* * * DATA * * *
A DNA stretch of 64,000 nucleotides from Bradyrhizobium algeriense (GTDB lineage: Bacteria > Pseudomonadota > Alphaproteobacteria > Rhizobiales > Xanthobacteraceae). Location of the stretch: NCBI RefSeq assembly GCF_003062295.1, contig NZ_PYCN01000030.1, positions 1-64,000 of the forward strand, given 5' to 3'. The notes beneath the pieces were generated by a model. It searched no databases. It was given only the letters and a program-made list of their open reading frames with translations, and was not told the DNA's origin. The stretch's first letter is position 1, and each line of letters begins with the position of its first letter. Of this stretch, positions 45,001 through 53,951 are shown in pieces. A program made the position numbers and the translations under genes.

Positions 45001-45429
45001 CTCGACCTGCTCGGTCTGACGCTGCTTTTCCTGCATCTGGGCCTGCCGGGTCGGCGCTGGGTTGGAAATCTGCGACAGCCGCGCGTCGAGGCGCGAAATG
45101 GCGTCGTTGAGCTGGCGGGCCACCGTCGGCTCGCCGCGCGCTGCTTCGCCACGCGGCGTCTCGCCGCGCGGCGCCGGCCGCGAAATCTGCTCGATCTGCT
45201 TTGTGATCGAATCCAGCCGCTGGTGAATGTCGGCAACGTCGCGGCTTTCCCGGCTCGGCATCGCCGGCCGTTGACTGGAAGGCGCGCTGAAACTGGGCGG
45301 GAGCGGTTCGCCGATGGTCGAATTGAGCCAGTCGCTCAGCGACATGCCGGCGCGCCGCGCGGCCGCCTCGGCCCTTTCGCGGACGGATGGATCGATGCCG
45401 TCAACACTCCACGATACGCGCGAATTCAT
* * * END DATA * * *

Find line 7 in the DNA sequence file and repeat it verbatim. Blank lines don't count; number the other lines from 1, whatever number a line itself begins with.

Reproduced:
45401 TCAACACTCCACGATACGCGCGAATTCAT